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The Flying Españas mix motorcycles and trapeze in ‘Flippin Metal Circus’ 

click to enlarge The Flying Españas and the Wheel of Destiny. - PHOTO PROVIDED
  • PHOTO PROVIDED
  • The Flying Españas and the Wheel of Destiny.
Gravity-defying acrobats are not new to the Rochester Fringe Festival. But few acts place the audience in the middle of the action — with the performers literally overhead as they soar through the air — like The Flying Españas do.

A famed family of performers now in their fifth and sixth generations, The Flying Españas premiere their new show, “Flippin Metal Circus,” at the Rochester Fringe Festival on Sept. 16 and 17 at Parcel 5.

“The audience is everything,” producer Matt Morgan said. “They’re the ones who show up, they’re the ones that left their comfort zone.”

The large metal contraptions the acrobats use in each act will be positioned on the outside of the parcel, putting spectators in an open space in the center.

“Putting them in the center is immersive, it makes them participate in the experience,” he explains. The free, half-hour-long performances begin at 7:30 p.m. and 9:30 p.m. each night

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Morgan was inspired to create the show because of COVID restrictions on indoor events. He started researching outdoor circus acts popular in Europe, and he eventually reached out to the Españas to create their own version of those shows.

The Flying Españas pride themselves on unique shows, and they say being closer to the audience also helps them tune their performance to each crowd.

“Different locations with different audiences, you can pick up a vibe from different places you go,” said Ivan España, the youngest of six siblings in the original Españas’ family trapeze act. “Our performances aren’t like manufacturing — same, same, same.”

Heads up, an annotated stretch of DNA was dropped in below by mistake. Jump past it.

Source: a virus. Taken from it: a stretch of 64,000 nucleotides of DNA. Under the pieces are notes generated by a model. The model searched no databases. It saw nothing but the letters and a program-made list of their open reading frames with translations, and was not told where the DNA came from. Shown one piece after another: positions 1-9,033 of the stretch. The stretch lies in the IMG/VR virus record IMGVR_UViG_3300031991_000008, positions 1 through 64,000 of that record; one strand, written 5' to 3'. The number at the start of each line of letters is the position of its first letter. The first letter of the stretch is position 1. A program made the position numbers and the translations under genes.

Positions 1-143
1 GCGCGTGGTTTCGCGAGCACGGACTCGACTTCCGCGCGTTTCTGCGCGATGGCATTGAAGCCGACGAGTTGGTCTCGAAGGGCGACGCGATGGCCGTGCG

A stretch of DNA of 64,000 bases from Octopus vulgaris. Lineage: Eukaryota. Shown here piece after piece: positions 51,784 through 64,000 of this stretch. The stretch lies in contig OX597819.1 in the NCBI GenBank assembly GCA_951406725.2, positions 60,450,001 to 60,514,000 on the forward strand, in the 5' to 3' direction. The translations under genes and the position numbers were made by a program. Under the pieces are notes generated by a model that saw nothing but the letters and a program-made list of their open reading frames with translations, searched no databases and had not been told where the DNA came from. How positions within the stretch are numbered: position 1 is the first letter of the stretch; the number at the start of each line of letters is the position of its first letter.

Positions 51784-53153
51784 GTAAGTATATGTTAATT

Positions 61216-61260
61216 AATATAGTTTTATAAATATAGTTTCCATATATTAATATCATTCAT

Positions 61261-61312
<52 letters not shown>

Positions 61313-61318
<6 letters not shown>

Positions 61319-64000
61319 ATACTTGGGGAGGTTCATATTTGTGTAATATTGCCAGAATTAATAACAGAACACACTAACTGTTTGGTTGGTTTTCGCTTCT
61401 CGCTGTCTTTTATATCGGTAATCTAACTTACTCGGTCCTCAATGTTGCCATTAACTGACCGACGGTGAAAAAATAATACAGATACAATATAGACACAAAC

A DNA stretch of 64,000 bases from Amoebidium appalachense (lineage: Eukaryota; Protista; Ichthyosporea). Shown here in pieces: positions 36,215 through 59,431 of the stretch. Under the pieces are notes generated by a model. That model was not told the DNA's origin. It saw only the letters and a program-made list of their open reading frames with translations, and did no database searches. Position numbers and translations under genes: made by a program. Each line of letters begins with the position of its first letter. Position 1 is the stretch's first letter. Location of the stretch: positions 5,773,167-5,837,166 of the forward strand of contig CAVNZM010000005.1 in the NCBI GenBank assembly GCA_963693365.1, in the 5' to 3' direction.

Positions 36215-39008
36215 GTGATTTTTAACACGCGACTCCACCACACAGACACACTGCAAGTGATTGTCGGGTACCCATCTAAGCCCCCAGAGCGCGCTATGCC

Brooklyn-based band Mountain Girl will be improvising a live soundtrack for the performance. Its music blends psychedelic rock with synthesizers, creating a high-energy, ever-evolving accompaniment for the high-flying acts of the Españas.

Music, flourishes, facial expressions: these are small things that, once tweaked, make a big difference for the final product.

“We keep changing things,” said España’s wife and fellow performer Alison Blei. “We have so many variations on styles, music, and costumes; we’re always willing to try something different. Although it’s hard to do that, you have to keep practicing more, the end product is something you couldn’t foresee.”

The first iteration of the Flying Españas debuted its innovative trapeze act in Mexico City in 1975. The three brothers, three sisters, and their parents performed in the Ringling Bros, and Barnum & Bailey Circus during the ’80s before setting out on their own.

Their new take on the flying trapeze emphasized elegance and fluidity, modernizing the act. The Españas were inducted into the Circus Ring of Fame in 2018, having made significant contributions to the art and culture of the circus.

Despite its initial focus, the family stopped performing on trapeze in the early ’90s in favor of high-octane acts involving large metal apparatuses and motorcycles. “The youngest ones, starting with me, started to want to go need-for-speed with everything,” España said.

But during the pandemic, España and Blei’s son, Sian España, asked to revive the original Flying Españas act. Now, the trapeze is featured alongside the Wheel of Destiny and Motorcycle on a High Wire.

Despite being a flier his entire life, Ivan España said the shows still make him nervous.

“As a good performer, you can’t be calm,” España said. “You have to have a little sense of fear, especially in what we do. There has to be nervousness, controlled nervousness, but the question is: Are you enjoying it? Does that nervousness thrill you? It does for me. It’s weird, but I like it.”

This story is part of CITY's partnership with the students of S.I. Newhouse School of Public Communications' Goldring Arts Journalism program at Syracuse University.
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